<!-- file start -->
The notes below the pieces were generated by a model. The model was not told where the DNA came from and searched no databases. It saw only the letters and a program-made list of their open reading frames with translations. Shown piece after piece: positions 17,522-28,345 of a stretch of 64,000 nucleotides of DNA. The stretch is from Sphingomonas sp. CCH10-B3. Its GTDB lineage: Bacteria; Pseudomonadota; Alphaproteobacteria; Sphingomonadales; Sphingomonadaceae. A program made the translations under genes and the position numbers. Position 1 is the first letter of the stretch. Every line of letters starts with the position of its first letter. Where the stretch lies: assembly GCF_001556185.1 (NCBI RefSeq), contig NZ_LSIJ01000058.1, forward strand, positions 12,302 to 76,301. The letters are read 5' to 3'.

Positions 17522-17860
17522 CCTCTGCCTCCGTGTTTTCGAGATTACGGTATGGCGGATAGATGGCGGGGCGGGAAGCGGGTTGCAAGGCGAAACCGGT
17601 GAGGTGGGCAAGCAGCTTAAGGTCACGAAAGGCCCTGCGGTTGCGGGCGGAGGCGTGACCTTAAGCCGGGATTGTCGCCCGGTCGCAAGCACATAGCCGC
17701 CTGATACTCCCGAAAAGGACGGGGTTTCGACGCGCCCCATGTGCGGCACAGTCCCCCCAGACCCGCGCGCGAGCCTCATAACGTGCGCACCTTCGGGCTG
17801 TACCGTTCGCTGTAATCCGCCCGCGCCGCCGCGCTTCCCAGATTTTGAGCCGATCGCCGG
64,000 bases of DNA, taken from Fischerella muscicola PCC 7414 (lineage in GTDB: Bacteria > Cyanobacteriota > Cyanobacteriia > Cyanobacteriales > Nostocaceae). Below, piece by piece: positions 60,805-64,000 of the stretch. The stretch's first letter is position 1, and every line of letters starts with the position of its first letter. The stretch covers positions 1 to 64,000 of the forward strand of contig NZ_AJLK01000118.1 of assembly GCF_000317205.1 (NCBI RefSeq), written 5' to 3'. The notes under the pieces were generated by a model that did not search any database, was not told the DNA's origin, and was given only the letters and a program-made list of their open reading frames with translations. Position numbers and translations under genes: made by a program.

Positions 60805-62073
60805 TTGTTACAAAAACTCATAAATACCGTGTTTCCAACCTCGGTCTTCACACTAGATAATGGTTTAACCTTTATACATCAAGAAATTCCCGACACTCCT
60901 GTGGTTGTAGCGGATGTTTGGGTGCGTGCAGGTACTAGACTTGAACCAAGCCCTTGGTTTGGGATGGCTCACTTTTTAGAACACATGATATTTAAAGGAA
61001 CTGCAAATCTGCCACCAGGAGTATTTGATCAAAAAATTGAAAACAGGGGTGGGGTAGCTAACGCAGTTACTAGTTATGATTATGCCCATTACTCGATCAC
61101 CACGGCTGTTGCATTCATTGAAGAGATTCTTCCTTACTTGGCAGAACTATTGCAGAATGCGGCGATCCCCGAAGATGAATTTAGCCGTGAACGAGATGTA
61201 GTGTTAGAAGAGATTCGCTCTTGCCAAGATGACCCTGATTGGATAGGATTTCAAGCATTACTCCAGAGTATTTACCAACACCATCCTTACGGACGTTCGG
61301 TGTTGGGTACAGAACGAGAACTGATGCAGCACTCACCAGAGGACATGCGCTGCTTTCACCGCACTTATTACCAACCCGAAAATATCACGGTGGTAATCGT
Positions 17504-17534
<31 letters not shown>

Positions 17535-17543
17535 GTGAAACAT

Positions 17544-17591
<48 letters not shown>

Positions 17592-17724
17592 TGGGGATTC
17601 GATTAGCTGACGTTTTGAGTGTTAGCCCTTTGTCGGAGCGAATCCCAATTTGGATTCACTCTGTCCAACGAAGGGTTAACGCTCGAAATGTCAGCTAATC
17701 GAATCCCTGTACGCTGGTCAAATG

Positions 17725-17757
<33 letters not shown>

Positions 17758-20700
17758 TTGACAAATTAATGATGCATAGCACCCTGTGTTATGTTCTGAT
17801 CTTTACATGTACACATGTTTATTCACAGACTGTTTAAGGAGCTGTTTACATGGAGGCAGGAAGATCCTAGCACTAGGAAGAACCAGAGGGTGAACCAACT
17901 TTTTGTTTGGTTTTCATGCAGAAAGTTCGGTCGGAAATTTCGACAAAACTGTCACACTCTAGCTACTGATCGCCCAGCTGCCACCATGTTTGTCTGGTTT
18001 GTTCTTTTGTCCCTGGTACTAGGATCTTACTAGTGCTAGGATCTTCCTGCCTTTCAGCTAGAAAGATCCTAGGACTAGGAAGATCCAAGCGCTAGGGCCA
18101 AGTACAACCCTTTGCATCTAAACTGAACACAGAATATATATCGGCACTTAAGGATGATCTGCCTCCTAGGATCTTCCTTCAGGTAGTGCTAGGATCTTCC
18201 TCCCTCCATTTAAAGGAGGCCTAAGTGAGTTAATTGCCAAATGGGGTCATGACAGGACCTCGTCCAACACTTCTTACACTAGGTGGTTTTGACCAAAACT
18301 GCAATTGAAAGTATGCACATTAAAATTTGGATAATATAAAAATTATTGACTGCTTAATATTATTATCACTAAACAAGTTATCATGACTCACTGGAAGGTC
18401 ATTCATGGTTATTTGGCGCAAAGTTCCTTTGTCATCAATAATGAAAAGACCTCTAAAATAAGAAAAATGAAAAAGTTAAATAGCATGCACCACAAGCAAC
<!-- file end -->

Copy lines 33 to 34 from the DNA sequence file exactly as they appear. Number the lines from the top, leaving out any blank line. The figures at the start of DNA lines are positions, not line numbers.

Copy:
18201 TCCCTCCATTTAAAGGAGGCCTAAGTGAGTTAATTGCCAAATGGGGTCATGACAGGACCTCGTCCAACACTTCTTACACTAGGTGGTTTTGACCAAAACT
18301 GCAATTGAAAGTATGCACATTAAAATTTGGATAATATAAAAATTATTGACTGCTTAATATTATTATCACTAAACAAGTTATCATGACTCACTGGAAGGTC